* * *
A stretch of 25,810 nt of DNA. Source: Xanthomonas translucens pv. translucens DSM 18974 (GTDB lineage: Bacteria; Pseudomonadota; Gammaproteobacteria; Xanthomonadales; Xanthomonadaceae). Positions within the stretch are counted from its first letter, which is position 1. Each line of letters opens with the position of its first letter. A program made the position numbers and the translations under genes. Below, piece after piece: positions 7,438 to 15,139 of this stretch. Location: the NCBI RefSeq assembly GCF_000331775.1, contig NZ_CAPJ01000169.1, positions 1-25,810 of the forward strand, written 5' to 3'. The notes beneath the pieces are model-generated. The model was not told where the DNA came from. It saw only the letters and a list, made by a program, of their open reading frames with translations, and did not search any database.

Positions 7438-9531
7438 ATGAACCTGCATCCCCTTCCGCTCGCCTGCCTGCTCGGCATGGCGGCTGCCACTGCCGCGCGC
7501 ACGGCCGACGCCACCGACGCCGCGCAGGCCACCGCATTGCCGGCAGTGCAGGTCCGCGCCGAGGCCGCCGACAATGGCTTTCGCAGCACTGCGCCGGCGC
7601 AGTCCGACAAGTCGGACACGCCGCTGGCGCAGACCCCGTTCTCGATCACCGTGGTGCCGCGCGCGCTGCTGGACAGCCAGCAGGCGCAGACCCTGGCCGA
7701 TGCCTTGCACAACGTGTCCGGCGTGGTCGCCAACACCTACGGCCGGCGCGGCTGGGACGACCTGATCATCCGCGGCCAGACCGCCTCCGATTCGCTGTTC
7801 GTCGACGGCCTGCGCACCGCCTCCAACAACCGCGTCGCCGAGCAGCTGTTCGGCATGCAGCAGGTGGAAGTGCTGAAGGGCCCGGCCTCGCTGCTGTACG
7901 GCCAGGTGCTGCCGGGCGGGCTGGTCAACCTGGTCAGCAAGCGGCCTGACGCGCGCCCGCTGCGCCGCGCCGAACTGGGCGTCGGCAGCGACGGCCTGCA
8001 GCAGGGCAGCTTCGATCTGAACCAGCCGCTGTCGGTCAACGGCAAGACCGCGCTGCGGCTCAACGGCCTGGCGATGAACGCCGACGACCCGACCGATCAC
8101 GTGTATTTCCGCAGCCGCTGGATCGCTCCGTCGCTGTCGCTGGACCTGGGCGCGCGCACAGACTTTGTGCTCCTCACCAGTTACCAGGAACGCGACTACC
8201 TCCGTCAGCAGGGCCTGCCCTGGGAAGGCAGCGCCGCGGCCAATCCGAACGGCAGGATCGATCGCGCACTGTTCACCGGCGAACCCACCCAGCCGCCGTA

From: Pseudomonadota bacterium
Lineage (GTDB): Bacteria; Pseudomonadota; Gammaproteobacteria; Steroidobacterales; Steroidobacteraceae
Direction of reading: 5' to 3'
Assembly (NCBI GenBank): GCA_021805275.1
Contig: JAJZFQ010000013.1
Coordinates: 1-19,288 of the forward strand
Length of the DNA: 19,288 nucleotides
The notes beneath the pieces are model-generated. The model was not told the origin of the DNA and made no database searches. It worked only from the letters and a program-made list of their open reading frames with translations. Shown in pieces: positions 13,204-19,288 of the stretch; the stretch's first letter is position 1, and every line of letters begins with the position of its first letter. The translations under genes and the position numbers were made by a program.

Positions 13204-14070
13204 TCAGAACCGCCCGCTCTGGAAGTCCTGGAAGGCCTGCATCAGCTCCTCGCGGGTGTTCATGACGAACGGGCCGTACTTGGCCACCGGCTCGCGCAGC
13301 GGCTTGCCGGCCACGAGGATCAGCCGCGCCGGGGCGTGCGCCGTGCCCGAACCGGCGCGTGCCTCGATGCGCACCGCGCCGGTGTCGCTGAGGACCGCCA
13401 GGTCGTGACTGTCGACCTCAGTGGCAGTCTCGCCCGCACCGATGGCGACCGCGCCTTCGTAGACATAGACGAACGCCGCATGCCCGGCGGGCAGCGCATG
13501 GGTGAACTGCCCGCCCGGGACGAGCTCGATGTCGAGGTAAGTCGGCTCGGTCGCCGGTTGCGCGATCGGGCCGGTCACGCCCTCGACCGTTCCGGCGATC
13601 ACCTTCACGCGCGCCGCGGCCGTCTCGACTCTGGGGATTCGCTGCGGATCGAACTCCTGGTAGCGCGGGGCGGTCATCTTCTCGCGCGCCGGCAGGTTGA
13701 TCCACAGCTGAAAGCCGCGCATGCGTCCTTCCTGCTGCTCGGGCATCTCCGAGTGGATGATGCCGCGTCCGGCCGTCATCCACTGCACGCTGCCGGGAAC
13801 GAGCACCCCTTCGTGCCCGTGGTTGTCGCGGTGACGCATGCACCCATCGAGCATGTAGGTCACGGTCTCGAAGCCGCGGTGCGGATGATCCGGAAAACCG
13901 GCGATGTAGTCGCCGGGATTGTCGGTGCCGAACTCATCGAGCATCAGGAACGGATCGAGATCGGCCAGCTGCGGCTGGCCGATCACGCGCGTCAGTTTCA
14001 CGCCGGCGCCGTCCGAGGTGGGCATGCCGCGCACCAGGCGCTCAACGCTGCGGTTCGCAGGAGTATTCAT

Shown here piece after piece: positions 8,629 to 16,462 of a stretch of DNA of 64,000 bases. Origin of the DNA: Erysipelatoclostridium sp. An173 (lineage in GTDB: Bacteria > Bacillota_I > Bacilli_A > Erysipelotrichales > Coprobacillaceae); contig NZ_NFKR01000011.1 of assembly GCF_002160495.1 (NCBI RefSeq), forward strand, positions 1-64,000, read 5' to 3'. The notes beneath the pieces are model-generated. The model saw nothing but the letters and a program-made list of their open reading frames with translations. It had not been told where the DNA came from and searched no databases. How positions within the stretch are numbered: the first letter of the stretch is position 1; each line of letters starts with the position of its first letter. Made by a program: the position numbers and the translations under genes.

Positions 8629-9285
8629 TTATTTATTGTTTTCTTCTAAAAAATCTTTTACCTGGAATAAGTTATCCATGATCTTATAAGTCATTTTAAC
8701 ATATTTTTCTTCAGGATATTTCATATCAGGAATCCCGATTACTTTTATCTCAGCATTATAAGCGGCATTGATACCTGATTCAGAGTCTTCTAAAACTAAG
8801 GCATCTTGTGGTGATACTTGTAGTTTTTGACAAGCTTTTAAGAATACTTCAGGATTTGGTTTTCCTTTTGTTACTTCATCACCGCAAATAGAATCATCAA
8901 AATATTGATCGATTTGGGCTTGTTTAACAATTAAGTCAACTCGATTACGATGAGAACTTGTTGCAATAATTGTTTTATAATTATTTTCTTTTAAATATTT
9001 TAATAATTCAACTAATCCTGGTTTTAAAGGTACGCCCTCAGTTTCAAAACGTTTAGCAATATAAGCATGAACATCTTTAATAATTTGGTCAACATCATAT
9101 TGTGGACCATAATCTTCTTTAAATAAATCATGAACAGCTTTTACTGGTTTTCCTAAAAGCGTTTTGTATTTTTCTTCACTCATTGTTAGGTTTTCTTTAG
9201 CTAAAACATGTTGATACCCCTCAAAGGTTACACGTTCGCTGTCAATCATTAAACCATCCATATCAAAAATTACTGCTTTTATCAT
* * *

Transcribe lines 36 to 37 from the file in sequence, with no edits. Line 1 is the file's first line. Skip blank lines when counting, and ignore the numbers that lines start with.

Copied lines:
9001 TAATAATTCAACTAATCCTGGTTTTAAAGGTACGCCCTCAGTTTCAAAACGTTTAGCAATATAAGCATGAACATCTTTAATAATTTGGTCAACATCATAT
9101 TGTGGACCATAATCTTCTTTAAATAAATCATGAACAGCTTTTACTGGTTTTCCTAAAAGCGTTTTGTATTTTTCTTCACTCATTGTTAGGTTTTCTTTAG